Rush Shares Teary Farewell with String Musicians
Neil in his latest blog post says the vibe after the band’s last Clockwork Angels show, in Kansas City August 4, was quite a bit different than on previous tours because for the band members and crew, the last show never feels like a farewell; there’s always the expectation they’ll get together again when the next tour starts. But for the seven string musicians who’ve been Rush’s touring companions for the last 18 months it really was goodbye.
“The ten musicians on that stage knew that, no matter what, there would never be another performance like that,” Neil says in his post, called “It’s Not Over When It’s Over.” “Some of them [the string musicians] told us this tour had been the greatest musical experience of their lives, and the three of us could only agree. For all of us, after long careers, that was saying something.”
To commemorate the adventure of playing together, the string musicians recorded their own version of “Closer to the Heart” and presented Alex, Geddy, and Neil each with their own CD of it. Neil describes the recording as “an intricate string arrangement of our song by cellist Jacob [Szekely, who has just put out a CD]. The disc was packaged with style and detail, accompanied by a signed copy of the score, and, of course, an eight-by-ten glossy. They had also collaborated on a framed ‘award’ for each of us, to commemorate the selling of ‘three copies’—a humorous echo of the Canadian gold records for Clockwork Angels we had given to the stringers at an earlier show. Jonny [Jonathan Dinklage] gave a little speech that was heartfelt and funny.”
The CD and festivities capped off a long tour, one that included a lot of difficult moments, including during the Red Deer benefit concert, which the band played just a few weeks earlier, on July 24.
Rush held the Red Deer concert as a way to raise relief funds for flood ravaged parts of Canada and it turned out to be a smashing success, with more than $500,000 raised, much of that going to Calgary, where Rush had to cancel its show because of water damage to the arena. But the Red Deer show brought its own near-disaster, because the band had to play the first half without its crucial stage monitors.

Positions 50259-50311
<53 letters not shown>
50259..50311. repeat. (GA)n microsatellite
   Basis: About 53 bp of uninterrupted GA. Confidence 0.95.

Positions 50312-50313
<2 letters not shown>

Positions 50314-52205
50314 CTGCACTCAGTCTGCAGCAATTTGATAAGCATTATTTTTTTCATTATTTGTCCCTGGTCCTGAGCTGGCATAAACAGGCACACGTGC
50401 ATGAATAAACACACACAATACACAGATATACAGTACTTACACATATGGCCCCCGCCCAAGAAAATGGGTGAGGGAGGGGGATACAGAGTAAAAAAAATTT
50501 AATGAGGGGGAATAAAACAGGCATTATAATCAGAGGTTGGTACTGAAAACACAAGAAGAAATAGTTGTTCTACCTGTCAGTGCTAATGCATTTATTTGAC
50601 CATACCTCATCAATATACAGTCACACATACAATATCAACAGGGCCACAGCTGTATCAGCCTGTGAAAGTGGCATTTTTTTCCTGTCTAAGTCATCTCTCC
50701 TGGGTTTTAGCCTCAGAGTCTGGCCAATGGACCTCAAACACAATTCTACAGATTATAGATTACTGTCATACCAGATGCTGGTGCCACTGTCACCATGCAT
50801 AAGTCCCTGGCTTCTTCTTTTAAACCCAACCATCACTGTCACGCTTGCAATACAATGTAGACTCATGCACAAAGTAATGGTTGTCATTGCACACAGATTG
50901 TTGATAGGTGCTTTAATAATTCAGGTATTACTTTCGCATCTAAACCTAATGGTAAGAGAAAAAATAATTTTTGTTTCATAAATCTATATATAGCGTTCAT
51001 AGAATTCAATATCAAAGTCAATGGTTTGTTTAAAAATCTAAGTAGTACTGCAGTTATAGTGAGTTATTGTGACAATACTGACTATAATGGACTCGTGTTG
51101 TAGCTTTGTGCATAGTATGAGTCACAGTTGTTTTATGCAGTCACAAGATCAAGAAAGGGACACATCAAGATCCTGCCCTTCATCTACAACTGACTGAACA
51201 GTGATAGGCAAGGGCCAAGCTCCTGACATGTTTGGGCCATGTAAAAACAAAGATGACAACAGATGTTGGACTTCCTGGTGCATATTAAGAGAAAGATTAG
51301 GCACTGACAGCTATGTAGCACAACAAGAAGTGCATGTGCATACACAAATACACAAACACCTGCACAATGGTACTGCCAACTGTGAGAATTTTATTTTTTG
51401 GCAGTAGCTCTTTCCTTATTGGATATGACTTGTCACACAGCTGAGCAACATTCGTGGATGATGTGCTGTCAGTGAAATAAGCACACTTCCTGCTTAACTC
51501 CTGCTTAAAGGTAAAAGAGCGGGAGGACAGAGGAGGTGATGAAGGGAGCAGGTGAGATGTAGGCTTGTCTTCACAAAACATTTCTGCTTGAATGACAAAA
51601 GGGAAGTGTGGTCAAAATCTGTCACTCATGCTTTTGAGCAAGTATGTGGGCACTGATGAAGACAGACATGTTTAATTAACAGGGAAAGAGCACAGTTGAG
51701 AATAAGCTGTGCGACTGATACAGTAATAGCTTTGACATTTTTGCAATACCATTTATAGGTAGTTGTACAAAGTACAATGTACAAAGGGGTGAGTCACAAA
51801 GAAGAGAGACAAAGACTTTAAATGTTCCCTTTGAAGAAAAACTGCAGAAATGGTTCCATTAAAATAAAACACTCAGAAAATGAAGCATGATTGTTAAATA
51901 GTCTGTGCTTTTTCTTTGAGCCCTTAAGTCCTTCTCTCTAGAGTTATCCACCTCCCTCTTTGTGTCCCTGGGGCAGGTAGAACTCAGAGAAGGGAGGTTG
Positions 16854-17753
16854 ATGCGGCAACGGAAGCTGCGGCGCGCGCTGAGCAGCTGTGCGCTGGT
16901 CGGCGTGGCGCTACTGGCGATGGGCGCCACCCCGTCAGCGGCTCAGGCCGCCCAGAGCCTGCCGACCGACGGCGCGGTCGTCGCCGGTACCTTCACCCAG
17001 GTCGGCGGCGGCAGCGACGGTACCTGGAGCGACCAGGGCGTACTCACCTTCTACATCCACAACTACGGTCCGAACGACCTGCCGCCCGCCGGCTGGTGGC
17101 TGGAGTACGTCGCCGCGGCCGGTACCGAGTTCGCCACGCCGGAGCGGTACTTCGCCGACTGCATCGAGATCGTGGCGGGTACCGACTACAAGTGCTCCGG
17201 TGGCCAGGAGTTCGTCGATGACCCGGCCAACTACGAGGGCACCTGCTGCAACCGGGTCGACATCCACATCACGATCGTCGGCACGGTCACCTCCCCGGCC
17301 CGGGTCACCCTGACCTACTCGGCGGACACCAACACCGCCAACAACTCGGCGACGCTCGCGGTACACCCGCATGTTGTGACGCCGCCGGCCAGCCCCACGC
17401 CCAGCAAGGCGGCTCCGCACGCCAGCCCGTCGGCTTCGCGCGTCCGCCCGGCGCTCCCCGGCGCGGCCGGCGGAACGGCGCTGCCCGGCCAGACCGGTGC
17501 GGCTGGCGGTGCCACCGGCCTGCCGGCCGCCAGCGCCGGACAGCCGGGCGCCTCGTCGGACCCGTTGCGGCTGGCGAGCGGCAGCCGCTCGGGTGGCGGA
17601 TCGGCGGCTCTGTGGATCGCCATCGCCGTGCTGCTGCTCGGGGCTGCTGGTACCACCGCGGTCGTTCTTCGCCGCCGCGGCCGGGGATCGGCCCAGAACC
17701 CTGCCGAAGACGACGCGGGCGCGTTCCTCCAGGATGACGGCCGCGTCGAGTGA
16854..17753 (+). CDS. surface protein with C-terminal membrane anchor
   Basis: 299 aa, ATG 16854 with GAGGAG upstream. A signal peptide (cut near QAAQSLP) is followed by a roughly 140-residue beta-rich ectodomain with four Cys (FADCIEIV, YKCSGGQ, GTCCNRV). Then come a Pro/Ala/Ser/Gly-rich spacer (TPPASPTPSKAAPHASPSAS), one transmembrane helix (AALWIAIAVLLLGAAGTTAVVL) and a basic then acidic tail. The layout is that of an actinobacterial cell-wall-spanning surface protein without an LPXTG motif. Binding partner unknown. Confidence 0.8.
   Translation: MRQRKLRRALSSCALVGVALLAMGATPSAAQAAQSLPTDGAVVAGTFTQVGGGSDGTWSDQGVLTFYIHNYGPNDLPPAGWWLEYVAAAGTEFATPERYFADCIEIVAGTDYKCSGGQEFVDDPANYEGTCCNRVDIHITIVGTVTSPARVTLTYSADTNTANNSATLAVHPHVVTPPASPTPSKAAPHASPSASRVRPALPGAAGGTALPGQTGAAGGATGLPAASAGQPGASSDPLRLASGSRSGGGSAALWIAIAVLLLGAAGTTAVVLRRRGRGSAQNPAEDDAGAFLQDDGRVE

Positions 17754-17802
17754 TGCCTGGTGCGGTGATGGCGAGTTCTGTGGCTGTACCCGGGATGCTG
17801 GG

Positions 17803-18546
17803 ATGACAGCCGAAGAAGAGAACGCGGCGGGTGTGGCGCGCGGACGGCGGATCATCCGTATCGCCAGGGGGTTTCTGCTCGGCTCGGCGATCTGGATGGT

“Just before showtime we were informed that the monitor board was down,” Neil says. “Talk about a juggling act! . . . each of our pairs of in-ear monitors receives a unique mix of ‘information.’ For myself, I have an ever-changing blend that always includes drums and vocals, and usually bass and guitar, but sometimes eliminates those so I can concentrate on a sequence of keyboard patterns or vocal effects that I need to play in sync with—and set up the tempo for in advance, perhaps the biggest challenge of all.”
As it happens, audio technicians were able to get the monitors fixed by the intermission, so the band had them working for the second half of the show. “As I said to the Guys at Work during intermission, ‘My poor brain! I think we got through it okay—but I wouldn’t want to hear a recording of it!’”
Actually, if you want to hear a recording of it, Rush in the video below is playing “Territories” during the first half of their show that night.
In much of the rest of his post, Neil talks about his adventures motorcycling from show to show for this last part of the tour, much of it in the Mountain West part of the United States—Washington, Oregon, Montana, Wyoming, and Idaho. It’s great motorcycling country, with wide open expanses and scenic mountain ranges, but unfortunately a big swath of Washington was marred by what came to be called the Colockum Tarps fire.
“Amid the devastation, a couple of houses had been saved—oases of green lawns around them. One detachment was guarding a roadblock to stop all traffic from entering the area—the very region through which we had just blithely ridden.”
Neil and his road companions put in several big-mileage days, racing from one national park to another, at one point riding 1,000 miles in just two days. And for the second time this tour, he had to ride part of the way with a nail-damaged tire. The problem got so bad that he had to switch motorcycles with Chris Stankee, his riding companion from Sabian, the cymbal company, so he could go on ahead and get to that day’s show.
“Chris, ‘a good man in a storm,’ understood what had to happen,” Neil says. “While I shifted my belongings to Geezer VI [his back-up motorcycle], he was on the phone to Michael [Mosbach, his other riding companion and security chief], who was already waiting for us at the BMW dealer in Salt Lake City. They would send out a truck and trailer to pick up Geezer VII—and Chris. I gave him a hug and said, ‘I’m sorry.’ He said, ‘Hey—we know about “nails in the road.”’”
It sounds like there were plenty of nails in the road during Rush’s Clockwork Angels tour, but like the protagonist of Clockwork Angels, Owen Hardy, the nails were dealt with as needed and the tour, in the end, was a success.—Rob Freedman, Rush Vault